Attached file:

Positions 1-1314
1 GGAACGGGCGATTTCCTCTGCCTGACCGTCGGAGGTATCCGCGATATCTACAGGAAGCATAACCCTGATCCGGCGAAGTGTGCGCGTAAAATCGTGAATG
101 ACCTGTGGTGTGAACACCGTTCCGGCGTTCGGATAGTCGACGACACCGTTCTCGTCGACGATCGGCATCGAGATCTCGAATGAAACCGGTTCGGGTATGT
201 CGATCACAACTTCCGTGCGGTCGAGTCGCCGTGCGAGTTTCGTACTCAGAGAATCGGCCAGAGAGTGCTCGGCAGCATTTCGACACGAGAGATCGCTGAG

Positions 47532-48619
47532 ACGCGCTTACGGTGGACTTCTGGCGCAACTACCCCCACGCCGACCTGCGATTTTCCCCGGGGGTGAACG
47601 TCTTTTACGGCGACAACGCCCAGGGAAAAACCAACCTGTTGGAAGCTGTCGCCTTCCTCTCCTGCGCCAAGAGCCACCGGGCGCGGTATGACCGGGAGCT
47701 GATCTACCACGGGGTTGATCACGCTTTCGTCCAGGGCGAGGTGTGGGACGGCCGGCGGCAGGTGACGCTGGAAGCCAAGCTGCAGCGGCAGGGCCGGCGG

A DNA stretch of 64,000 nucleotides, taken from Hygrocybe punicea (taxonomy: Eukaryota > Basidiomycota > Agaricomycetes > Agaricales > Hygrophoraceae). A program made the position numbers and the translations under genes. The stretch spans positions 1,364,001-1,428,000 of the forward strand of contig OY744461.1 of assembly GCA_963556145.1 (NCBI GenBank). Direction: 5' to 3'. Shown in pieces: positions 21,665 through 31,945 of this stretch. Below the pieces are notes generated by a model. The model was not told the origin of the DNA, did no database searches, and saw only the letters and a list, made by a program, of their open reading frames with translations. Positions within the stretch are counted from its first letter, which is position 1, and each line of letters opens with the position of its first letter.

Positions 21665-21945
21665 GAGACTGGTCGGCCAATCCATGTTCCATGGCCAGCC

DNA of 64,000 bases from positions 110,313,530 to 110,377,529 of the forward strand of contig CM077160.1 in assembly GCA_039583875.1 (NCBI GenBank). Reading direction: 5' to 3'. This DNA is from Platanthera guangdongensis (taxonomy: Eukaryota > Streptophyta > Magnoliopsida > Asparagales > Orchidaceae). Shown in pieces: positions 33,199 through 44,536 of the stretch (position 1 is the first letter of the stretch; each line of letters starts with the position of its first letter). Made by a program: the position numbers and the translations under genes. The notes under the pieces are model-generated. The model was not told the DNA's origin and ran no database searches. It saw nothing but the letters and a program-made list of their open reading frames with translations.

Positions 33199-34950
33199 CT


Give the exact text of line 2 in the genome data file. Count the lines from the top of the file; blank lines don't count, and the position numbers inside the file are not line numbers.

1 GGAACGGGCGATTTCCTCTGCCTGACCGTCGGAGGTATCCGCGATATCTACAGGAAGCATAACCCTGATCCGGCGAAGTGTGCGCGTAAAATCGTGAATG